41) Avengers Annual #2

One of the resources I consulted when figuring out my rankings was Wizard. Don't laugh too hard. Even though Wizard is usually worthless, they do occasionally have a good idea, and probably the best of these is their ongoing feature where they ask contemporary artists to list and discuss their ten favorite covers of all time. Some covers just come up over and over again (most of them are on this list) and one of the most often cited covers is this classic from John Buscema. Here Buscema is again expermienting with the heroes fighting each other on a black background, but this time he's got two entire teams facing off. There may be more famous team vs. team covers, like X-Men #100 or Avengers #141, but none quite have the same level of dynamism as this great example from the legedary Buscema.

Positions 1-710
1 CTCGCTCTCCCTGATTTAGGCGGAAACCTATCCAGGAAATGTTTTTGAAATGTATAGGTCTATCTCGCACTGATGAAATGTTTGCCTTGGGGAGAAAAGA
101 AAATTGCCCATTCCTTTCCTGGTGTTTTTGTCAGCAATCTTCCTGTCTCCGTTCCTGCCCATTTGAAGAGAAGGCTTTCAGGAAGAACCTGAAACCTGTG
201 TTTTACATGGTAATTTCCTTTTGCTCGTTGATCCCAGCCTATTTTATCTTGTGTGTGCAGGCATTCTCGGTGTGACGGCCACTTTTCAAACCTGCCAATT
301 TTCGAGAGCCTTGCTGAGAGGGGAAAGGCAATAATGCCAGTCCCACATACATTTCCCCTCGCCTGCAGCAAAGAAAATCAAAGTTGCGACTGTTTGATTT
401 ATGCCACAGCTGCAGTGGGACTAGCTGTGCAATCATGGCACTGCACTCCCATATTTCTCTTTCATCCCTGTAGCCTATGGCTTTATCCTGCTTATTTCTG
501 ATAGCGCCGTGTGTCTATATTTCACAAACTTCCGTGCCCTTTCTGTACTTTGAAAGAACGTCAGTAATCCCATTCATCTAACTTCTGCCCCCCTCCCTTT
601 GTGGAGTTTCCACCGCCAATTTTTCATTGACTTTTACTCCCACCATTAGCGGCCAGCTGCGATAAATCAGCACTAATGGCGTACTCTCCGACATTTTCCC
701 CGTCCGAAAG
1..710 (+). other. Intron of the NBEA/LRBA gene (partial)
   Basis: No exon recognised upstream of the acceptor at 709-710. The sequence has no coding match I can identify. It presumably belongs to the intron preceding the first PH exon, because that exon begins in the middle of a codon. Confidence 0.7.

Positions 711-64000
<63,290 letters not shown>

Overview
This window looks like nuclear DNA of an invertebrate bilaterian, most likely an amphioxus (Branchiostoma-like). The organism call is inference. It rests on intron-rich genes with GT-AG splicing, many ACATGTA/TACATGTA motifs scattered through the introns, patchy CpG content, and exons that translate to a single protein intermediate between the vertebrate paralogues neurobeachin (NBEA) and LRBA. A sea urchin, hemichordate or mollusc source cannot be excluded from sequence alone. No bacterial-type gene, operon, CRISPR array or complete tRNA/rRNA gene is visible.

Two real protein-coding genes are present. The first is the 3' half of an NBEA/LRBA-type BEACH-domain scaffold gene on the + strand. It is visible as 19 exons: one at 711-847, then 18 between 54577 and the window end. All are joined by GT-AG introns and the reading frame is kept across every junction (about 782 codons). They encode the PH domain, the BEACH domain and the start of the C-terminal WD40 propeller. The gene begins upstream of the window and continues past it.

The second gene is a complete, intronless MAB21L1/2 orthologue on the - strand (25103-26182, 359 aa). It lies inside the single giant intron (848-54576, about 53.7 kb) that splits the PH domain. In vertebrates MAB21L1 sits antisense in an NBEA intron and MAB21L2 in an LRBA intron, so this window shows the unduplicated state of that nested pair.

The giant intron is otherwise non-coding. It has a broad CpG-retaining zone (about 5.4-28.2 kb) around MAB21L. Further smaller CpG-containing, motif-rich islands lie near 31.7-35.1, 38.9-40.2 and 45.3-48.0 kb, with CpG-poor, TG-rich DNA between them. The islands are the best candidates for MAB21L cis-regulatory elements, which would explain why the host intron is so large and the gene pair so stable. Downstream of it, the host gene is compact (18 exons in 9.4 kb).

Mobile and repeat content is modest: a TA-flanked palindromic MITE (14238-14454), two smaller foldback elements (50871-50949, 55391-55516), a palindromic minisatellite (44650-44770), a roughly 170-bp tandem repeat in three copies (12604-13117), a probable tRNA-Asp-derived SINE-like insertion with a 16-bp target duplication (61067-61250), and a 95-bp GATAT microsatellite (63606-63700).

Tomorrow: The Silver Age takes over, with a batch of classic images sure to drive you mad with the power of art. Get in your way back machine, because Merry Marvel is on the March!